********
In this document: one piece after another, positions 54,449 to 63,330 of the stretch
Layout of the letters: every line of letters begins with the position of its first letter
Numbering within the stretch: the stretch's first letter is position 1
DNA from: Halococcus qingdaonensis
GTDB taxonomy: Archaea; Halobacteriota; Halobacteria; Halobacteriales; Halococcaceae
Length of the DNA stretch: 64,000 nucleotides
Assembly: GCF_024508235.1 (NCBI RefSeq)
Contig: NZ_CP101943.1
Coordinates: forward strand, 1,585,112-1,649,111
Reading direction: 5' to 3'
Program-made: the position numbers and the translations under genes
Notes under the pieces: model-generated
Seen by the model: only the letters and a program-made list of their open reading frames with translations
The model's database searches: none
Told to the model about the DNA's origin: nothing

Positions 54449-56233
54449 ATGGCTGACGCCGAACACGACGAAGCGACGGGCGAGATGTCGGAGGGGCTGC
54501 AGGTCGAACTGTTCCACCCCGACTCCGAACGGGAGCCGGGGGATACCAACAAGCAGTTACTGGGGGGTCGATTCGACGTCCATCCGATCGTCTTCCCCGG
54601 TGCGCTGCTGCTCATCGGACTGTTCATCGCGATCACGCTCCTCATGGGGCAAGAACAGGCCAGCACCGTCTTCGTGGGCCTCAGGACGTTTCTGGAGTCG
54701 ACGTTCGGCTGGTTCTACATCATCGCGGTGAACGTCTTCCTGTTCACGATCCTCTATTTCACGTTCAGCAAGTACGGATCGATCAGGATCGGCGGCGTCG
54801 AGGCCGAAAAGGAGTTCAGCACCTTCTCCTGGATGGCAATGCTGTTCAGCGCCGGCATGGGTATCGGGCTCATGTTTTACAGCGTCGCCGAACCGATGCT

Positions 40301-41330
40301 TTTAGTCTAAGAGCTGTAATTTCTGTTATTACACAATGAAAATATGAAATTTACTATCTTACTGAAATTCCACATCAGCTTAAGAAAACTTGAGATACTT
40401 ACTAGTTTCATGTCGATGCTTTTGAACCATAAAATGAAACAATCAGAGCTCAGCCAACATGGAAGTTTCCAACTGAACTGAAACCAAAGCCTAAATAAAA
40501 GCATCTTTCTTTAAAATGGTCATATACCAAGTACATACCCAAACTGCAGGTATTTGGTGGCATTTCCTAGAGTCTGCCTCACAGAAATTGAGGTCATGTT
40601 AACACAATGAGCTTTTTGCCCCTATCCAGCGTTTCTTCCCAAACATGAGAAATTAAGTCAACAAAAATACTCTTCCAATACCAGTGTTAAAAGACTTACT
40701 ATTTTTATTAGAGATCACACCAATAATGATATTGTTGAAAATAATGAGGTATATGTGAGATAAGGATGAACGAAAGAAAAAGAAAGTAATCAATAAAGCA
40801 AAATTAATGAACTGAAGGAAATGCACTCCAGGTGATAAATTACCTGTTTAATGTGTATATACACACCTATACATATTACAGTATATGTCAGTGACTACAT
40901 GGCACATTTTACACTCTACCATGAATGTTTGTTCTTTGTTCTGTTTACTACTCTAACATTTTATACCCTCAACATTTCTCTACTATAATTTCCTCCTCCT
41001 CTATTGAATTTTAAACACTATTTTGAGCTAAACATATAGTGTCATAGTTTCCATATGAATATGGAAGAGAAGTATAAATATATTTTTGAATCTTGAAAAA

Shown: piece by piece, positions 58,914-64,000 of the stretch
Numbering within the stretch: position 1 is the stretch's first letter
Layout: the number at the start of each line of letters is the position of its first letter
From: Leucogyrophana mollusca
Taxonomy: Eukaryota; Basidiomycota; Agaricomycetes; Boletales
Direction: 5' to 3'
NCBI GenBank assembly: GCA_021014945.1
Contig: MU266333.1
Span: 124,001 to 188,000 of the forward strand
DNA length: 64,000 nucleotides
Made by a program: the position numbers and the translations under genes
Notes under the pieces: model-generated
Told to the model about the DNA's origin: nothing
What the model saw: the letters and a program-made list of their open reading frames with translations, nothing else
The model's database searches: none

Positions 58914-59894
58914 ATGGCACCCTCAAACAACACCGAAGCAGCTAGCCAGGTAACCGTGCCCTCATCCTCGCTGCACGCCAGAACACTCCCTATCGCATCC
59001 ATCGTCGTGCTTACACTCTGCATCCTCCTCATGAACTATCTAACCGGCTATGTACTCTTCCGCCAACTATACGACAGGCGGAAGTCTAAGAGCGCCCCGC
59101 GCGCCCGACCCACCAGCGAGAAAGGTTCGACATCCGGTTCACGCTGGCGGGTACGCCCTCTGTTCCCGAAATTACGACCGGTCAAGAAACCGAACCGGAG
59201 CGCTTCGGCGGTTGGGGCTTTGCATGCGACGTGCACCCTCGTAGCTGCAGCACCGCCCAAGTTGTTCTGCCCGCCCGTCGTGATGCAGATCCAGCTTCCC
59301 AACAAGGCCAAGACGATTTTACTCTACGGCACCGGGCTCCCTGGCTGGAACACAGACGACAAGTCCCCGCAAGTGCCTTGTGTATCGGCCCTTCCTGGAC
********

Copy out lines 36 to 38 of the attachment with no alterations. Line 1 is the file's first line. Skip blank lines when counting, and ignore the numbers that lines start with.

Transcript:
Direction: 5' to 3'
NCBI GenBank assembly: GCA_021014945.1
Contig: MU266333.1